Hergé on Captain Haddock

26 décembre 1964
02m 48s
Ref. 00025


Summary :

Interview with Hergé about the creation of Captain Haddock and his famous insults. This character was born in the album The adventures of Tintin: The Crab with the Golden Claws.

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Broadcast date :
26 décembre 1964
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Born in 1907, Georges Remi, known as Hergé, was a Belgian author of comic books.

His fame came with The Adventures of Tintin and Milou, whose first episode appeared in 1929 in the Le Petit Vingtième newspaper. For fifty years, the reporter and his loyal dog travel the entire world. Their adventures are translated into over fifty languages and sold more than 200 million copies worldwide. Hergé also wrote Quick & Flupke (1930), about two rascals who constantly do silly things and Jo, Zette and Jocko (1935), the adventures of a brother and sister accompanied by their monkey.

Hergé's career is often suspected of having ties with the Nazi regime: he publishes anti-Semitic drawings in the papers, admires Mussolini and certain details in Tintin are a bit troubling. His ambiguous behaviour during the Occupation made him uneasy once Belgium was liberated. Forbidden from publishing, Hergé dedicated himself to the revision of his former books. In 1946, Raymond Leblanc, a former resistant, proposes to create the Tintin journal, with the participation of many illustrators and in which the eponymous hero's adventures continue. In 1980, Hergé is afflicted with leukaemia; he dies in 1983 in Belgium.

Aurélia Caton


How did you come up with Captain Haddock?
Captain Haddock yes, how did I invent him? Well, it took place in "The Crab with the Golden Claws", I don't remember what year precisely, it must have taken place in 1939-1940, maybe 1941. So I needed a captain, a boat captain, a captain that's...drunk, so I made lots of sketches, lots of sketches to try to find this character, how can I explain it to you? Well, simply speaking, he was born within these sketches, and at first he was just a drunk. He drank a lot, very much, but then, thanks to Tintin's influence, I think it was Tintin who had a good influence on him. He slowed down, and even if he still enjoys downing a glass or two, or three, of whisky, he doesn't fall victim to the same excesses that he used to.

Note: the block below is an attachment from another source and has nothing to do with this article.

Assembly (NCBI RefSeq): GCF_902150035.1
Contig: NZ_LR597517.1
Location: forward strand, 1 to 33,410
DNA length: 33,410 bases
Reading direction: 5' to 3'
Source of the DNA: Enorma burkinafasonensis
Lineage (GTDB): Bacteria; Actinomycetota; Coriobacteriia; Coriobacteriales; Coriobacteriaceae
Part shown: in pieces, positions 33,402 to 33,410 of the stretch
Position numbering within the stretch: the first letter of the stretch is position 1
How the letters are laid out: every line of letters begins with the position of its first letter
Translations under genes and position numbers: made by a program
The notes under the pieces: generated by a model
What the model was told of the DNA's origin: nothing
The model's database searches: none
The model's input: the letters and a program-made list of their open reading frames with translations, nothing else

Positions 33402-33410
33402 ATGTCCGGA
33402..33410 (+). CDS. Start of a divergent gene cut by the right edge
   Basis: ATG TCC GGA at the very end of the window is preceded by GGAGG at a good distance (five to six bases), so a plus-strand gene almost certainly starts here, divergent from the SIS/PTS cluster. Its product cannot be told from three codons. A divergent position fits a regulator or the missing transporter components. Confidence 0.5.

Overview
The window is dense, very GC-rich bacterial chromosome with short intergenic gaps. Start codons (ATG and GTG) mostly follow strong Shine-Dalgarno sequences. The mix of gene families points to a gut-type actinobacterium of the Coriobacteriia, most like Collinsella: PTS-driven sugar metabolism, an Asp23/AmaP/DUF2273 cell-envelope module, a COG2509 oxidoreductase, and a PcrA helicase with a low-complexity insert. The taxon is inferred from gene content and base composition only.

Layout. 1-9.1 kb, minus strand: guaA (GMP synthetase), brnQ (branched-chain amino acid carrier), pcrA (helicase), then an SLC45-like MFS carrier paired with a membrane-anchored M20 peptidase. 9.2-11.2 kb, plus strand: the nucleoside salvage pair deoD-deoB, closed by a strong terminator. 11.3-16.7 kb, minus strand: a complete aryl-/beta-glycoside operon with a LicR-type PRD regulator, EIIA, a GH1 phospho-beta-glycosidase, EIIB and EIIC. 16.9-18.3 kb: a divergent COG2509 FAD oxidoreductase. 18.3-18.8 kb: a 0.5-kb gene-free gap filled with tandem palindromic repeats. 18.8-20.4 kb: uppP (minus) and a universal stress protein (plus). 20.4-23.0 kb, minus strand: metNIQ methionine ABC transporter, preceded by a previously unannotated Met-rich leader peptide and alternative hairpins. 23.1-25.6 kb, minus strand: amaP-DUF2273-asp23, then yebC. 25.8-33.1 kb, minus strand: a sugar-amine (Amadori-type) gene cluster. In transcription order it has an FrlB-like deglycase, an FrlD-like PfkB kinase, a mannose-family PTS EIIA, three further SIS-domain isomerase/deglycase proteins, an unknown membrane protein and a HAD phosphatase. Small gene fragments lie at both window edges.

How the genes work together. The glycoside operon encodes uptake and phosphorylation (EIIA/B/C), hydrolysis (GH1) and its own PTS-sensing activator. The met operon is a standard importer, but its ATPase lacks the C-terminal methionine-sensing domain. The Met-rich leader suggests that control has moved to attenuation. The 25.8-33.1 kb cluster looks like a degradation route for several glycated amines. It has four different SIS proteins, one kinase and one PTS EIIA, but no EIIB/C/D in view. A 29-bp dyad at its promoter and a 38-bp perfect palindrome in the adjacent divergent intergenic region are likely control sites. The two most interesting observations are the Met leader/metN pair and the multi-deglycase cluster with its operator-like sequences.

And when did he learn to pour out all of those horrible swearwords?
It was in "The Crab with the Golden Claws", that's right, that's where he started uttering these swearwords, but they're not as horrible as you say they are. They are words that have a certain ring to them, like "ectoplasm", I don't know, or "waffle maker", but they're not swearwords by themselves. Yes, I'll admit, illiterate is a swearword, but...
Anacoluthon isn't a swearword coming from the captain, I might be mistaken but I get the impression that it takes on another form, a dimension that's very, very violent. There's something there.
What exactly gave you the idea to make him spew out curse words like that?
Well, I remember, but I'm not exactly sure of the time period, he was probably already around, since it was in "The Crab with the Golden Claws", there was some sort of a political event going on, some treaty, some international political association, that I don't remember which precise countries took part in this treaty, it was a treaty of non-aggression as far as I know. And one day I heard a saleswoman, a street merchant, telling a customer that was probably trying to haggle over the prices which she disagreed with, she told the customer: "Listen you, you treaty of 4". I thought that it sounded wonderful, this treaty of 4 was obviously not a swear word at all, it was just a simple, a term, an expression. But then I used it afterwards to give Captain Haddock a wider vocabulary, and to use words in there that were therefore not cursewords but that had a tone that sounded like, that allowed them to pass off as curse words.